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Help children who live on the breadline in Leeds

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Thousands of children in Leeds are trapped in an alarming cycle of child poverty.

Parents across the city are struggling to make ends meet leaving a devastating impact on their child’s health and wellbeing.

Over 35,000 children and young people in Leeds are living life below the breadline.

The findings were published in a shocking report from Leeds Community Foundation which lays bare a catalogue of problems - including domestic violence and mental illness - facing thousands of young people growing up in Leeds.

The YEP is to look in-depth at each of the issues as the city strives to become one of the most child friendly in the country.

In the last year alone the number of children living in poverty has increased by five per cent - meaning 1,850 more children are in households struggling to pay for food and bills.

Only nine out of 476 neighbourhoods in Leeds have no children at all living in poverty but 92 neighbourhoods were considered to be in the poorest 10 per cent nationally.

Leeds Community Foundation has launched a new Children and Young People Fund to support some of our most vulnerable children.

They believe a large scale effort from government, agencies and organisations can help to tackle issues raised in the report.

The fund aims to support work to help make Leeds become one of the most child friendly cities.

Sally-Anne Greenfield from Leeds Community Foundation said: “We are fully supportive of Leeds’ vision to become the UK’s Best City for Children by 2030. A significant amount of work is being done by Leeds City Council and other partners to make this a reality and initiatives such as Child Friendly City go a long way to involving more people.

“However, we cannot shy away from the fact that there are still some significant issues that need to be addressed and we believe the third sector has a crucial role to play.

“We already work with and support hundreds of excellent projects and schemes who are helping to drive positive changes in Leeds. Our Children and Young People’s Fund offers an easy platform for the Leeds people and businesses to support local community projects and ensure money is being distributed to those who need it most.”

In Monday’s YEP, we will look at the impact of mental illness on the city’s children.

CHARITY OFFERS SUPPORT TO CITY’S CHILDREN

For the last century a Leeds charity has made it its mission to reach out and offer support to some of the city’s most disadvantaged children.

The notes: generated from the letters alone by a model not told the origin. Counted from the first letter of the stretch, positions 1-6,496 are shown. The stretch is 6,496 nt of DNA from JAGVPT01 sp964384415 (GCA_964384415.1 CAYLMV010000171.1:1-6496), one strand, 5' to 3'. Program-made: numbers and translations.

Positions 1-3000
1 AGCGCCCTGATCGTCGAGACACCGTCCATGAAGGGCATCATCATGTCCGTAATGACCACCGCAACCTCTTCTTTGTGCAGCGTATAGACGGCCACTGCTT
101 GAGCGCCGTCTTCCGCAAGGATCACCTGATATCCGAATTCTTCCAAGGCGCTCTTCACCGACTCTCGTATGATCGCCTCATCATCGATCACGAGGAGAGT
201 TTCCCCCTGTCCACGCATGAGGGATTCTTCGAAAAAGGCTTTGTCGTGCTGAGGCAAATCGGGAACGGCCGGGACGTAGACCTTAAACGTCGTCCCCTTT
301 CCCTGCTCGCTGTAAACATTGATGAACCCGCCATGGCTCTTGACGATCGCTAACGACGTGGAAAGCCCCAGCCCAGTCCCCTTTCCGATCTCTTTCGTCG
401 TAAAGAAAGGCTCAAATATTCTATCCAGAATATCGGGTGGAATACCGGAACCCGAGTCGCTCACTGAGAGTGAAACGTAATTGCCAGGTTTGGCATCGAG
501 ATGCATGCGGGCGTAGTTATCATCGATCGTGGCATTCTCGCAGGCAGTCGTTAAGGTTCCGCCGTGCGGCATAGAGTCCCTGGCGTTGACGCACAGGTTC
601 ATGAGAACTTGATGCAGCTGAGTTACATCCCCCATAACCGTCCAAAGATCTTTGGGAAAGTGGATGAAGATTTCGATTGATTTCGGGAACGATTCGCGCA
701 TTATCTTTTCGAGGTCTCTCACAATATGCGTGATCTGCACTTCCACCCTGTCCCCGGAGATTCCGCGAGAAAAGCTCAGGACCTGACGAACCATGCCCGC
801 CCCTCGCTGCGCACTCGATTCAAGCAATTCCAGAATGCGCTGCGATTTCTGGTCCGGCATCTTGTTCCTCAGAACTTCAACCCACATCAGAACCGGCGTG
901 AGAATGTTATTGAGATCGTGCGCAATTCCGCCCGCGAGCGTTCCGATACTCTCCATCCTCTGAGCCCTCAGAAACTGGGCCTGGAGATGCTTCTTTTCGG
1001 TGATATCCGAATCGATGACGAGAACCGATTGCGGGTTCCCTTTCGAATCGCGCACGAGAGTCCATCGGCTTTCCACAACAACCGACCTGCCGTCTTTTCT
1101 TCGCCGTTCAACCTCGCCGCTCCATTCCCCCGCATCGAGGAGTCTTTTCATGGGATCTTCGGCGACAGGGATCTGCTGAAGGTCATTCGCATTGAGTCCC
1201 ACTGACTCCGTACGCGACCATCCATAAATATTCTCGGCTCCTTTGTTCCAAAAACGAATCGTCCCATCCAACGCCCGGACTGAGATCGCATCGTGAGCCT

The Leeds Children’s Charity sends hundreds of children for week-long breaks to Silverdale, in Morecombe, every single year.

The breaks give youngsters the chance to forget about their problems at home and allow them just to be themselves.

They are given the opportunity to make new friends and play in a bid to boost their confidence and raise their aspirations.

Charity chairwoman Verlie McCann said often children arrive to them with just the clothes they are stood up in.

And she said she was surprised the number of children reported to be living in poverty in Leeds was not higher than the report states.

She said: “People would be amazed at some of the conditions children in Leeds are living in.

“They live in poverty with little hope or expectation.

“Some arrive with what they are stood up in and some have remnants of shoes strapped to their feet.

“We work with them to give them a break so that they can get away from difficult situations at home and we see a big difference in them.

“They are given the chance to just be children and there is no need to be anything other than themselves.”

But the charity needs to raise around £250,000 a year to survive to help give some of the city’s most vulnerable children a much-needed break.

And Verlie said that support from Leeds Community Foundation has helped them to carry on their vital work.

She said that grants make an enormous difference to the charity’s work and enable them to continue their support.

Verlie added: “These breaks just allow them to be children and to play.

“We see what a difference it makes to these children and donations make an enormous difference.

“Demand is definitely increasing and the current financial situation hasn’t helped.”

 

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